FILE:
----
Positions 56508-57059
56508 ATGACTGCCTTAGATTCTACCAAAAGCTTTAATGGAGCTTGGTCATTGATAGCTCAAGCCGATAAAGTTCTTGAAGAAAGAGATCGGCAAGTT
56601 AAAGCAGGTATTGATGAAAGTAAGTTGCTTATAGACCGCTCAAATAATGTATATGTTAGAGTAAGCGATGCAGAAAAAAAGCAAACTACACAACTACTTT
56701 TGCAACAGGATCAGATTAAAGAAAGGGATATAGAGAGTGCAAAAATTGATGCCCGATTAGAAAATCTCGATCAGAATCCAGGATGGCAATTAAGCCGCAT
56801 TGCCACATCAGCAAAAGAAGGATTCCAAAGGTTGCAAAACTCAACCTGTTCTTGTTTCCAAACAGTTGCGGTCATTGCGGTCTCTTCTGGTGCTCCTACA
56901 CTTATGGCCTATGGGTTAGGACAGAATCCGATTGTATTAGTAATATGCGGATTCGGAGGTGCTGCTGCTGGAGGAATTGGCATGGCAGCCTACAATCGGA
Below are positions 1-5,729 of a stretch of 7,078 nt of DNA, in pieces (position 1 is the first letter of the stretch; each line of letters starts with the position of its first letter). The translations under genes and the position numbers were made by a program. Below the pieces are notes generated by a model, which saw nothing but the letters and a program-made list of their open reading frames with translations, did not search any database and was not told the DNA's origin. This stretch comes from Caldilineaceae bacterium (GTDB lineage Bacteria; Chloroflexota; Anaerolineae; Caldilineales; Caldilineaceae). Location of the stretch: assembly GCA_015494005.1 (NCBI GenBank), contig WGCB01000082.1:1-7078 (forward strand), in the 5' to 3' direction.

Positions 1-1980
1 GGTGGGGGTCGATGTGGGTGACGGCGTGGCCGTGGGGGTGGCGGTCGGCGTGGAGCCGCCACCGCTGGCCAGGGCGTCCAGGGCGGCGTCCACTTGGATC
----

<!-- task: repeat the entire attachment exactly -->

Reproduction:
Positions 56508-57059
56508 ATGACTGCCTTAGATTCTACCAAAAGCTTTAATGGAGCTTGGTCATTGATAGCTCAAGCCGATAAAGTTCTTGAAGAAAGAGATCGGCAAGTT
56601 AAAGCAGGTATTGATGAAAGTAAGTTGCTTATAGACCGCTCAAATAATGTATATGTTAGAGTAAGCGATGCAGAAAAAAAGCAAACTACACAACTACTTT
56701 TGCAACAGGATCAGATTAAAGAAAGGGATATAGAGAGTGCAAAAATTGATGCCCGATTAGAAAATCTCGATCAGAATCCAGGATGGCAATTAAGCCGCAT
56801 TGCCACATCAGCAAAAGAAGGATTCCAAAGGTTGCAAAACTCAACCTGTTCTTGTTTCCAAACAGTTGCGGTCATTGCGGTCTCTTCTGGTGCTCCTACA
56901 CTTATGGCCTATGGGTTAGGACAGAATCCGATTGTATTAGTAATATGCGGATTCGGAGGTGCTGCTGCTGGAGGAATTGGCATGGCAGCCTACAATCGGA
Below are positions 1-5,729 of a stretch of 7,078 nt of DNA, in pieces (position 1 is the first letter of the stretch; each line of letters starts with the position of its first letter). The translations under genes and the position numbers were made by a program. Below the pieces are notes generated by a model, which saw nothing but the letters and a program-made list of their open reading frames with translations, did not search any database and was not told the DNA's origin. This stretch comes from Caldilineaceae bacterium (GTDB lineage Bacteria; Chloroflexota; Anaerolineae; Caldilineales; Caldilineaceae). Location of the stretch: assembly GCA_015494005.1 (NCBI GenBank), contig WGCB01000082.1:1-7078 (forward strand), in the 5' to 3' direction.

Positions 1-1980
1 GGTGGGGGTCGATGTGGGTGACGGCGTGGCCGTGGGGGTGGCGGTCGGCGTGGAGCCGCCACCGCTGGCCAGGGCGTCCAGGGCGGCGTCCACTTGGATC